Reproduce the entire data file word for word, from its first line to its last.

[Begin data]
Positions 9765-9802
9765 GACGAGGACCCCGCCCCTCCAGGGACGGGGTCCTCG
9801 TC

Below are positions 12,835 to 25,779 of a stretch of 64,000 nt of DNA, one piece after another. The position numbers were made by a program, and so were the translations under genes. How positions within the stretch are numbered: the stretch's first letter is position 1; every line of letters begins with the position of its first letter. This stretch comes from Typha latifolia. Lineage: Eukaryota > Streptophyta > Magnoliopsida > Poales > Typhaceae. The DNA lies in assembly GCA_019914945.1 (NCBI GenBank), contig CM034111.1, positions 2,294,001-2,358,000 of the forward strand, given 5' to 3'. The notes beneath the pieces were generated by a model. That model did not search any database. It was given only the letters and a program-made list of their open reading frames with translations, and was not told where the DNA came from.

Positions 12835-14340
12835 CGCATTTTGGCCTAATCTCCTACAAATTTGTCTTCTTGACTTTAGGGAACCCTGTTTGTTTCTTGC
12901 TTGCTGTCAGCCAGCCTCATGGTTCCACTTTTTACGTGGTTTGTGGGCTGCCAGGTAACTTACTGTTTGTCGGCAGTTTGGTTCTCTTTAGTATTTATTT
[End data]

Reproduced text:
Positions 9765-9802
9765 GACGAGGACCCCGCCCCTCCAGGGACGGGGTCCTCG
9801 TC

Below are positions 12,835 to 25,779 of a stretch of 64,000 nt of DNA, one piece after another. The position numbers were made by a program, and so were the translations under genes. How positions within the stretch are numbered: the stretch's first letter is position 1; every line of letters begins with the position of its first letter. This stretch comes from Typha latifolia. Lineage: Eukaryota > Streptophyta > Magnoliopsida > Poales > Typhaceae. The DNA lies in assembly GCA_019914945.1 (NCBI GenBank), contig CM034111.1, positions 2,294,001-2,358,000 of the forward strand, given 5' to 3'. The notes beneath the pieces were generated by a model. That model did not search any database. It was given only the letters and a program-made list of their open reading frames with translations, and was not told where the DNA came from.

Positions 12835-14340
12835 CGCATTTTGGCCTAATCTCCTACAAATTTGTCTTCTTGACTTTAGGGAACCCTGTTTGTTTCTTGC
12901 TTGCTGTCAGCCAGCCTCATGGTTCCACTTTTTACGTGGTTTGTGGGCTGCCAGGTAACTTACTGTTTGTCGGCAGTTTGGTTCTCTTTAGTATTTATTT